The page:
I might vote for Hillary Clinton, but I probably won't. At the moment, many progressives are up in arms about this. For those that feel that Donald Trump is the greatest threat to human life in modern history, a vote for anybody but Clinton is unconscionable. In contrast, many Sanders supporters continue to attribute Clinton's primary win to foul play and refuse to vote for her. Between superdelegates, closed primaries, and the DNC, there is plenty of reason to be suspicious. But neither of these things are weighing heavily on me. I am concerned with a very large threat to our democracy. It seems to me that corporate power and spending has the potential to overthrow our government. It won't look like a coup d'etat. It probably won't include blowing up any buildings or factories. But in reality, the coup has already begun - slowly overwhelming our electoral processes, subduing our regulatory foundations, seeping into our educational institutions, and extinguishing our ability to fend off avoidable crises.
Unfortunately, Hillary Clinton has been an agent of corporate power. In recent years, she helped negotiate the TPP (Trans Pacific Partnership), which would be a tremendous gift to Big Business and a major setback for the working class and our environment. It was negotiated in secret between Pacific countries and hundreds of advisers from some of the world’s most powerful corporations, while the U.S. Congress and U.S. citizens were excluded. I'm sure the corporate war profiteers love her, since she rarely missed an opportunity to back more and bigger military interventions when she was Secretary of State. And now that their armaments have made it into the hands of the Islamic State, the resulting global instability will undoubtedly result in more military contracts. Hillary Clinton supported the deregulation of the telecommunication and financial industries, and now those folks are some of her largest campaign contributors. And they have been steadfast in their support. Need I go further? It is hard for me to champion someone who champions the very corporations, whose success threatens our democracy and the very livability of our planet.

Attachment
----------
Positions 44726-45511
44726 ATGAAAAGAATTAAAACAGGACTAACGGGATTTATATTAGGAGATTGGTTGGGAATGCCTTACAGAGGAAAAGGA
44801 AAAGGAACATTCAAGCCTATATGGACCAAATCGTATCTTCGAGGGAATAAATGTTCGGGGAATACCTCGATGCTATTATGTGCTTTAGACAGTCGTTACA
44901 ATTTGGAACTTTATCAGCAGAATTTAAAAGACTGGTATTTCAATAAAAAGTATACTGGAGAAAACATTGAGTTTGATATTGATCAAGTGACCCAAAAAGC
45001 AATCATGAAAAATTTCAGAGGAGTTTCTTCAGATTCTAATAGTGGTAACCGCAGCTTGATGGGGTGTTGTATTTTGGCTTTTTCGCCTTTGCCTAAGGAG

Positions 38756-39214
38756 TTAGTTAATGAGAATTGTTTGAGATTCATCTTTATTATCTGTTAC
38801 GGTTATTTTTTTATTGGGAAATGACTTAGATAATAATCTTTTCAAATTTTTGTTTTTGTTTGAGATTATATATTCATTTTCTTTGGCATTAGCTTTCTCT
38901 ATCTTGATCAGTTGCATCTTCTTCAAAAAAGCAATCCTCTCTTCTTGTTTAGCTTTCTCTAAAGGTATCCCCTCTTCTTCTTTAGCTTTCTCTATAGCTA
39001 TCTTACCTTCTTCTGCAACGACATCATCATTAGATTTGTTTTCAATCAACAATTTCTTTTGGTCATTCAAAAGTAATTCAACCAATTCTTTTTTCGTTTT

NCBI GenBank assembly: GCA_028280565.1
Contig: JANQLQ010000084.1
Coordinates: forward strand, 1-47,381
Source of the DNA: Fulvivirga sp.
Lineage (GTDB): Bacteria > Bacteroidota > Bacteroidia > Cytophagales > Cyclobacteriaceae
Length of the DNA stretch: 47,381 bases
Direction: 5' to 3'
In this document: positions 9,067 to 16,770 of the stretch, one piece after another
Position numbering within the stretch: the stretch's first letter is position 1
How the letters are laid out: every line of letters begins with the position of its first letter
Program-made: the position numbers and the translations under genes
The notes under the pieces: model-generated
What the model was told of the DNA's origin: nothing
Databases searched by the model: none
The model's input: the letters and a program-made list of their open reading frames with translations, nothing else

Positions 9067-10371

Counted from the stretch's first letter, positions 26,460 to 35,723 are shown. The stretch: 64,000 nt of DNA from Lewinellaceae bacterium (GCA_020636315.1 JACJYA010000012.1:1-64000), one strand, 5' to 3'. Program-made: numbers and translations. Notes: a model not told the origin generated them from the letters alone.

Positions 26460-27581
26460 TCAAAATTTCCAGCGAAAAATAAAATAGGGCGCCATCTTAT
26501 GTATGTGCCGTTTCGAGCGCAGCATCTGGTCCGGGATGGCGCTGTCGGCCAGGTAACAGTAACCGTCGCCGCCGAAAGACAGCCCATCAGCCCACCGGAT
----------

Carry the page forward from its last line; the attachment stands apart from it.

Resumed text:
On the other hand, I will certainly vote for someone other than Donald Trump. For those that think he has a chance of getting elected, I understand the temptation of voting for the lesser of two evils. He seems to have staunch support amongst white working class folks, especially men. But demographically speaking that's not going to put him over the top. And each new topic he tackles turns yet another voting bloc against him. Other than Fox News, he is now getting a fair amount of bad press. Of course he has only himself to blame. He says so many things that are provocative, untrue, and/or dishonest that it would be a challenge for an unbiased journalist to cover him in a positive light. For sure, I will keep a watch on the media and the polls as we get closer to the election. But at this point, I am not worried that Donald Trump will win. Consequently, I can vote for the candidate of my choice. I need not confine myself to the lesser of two evils.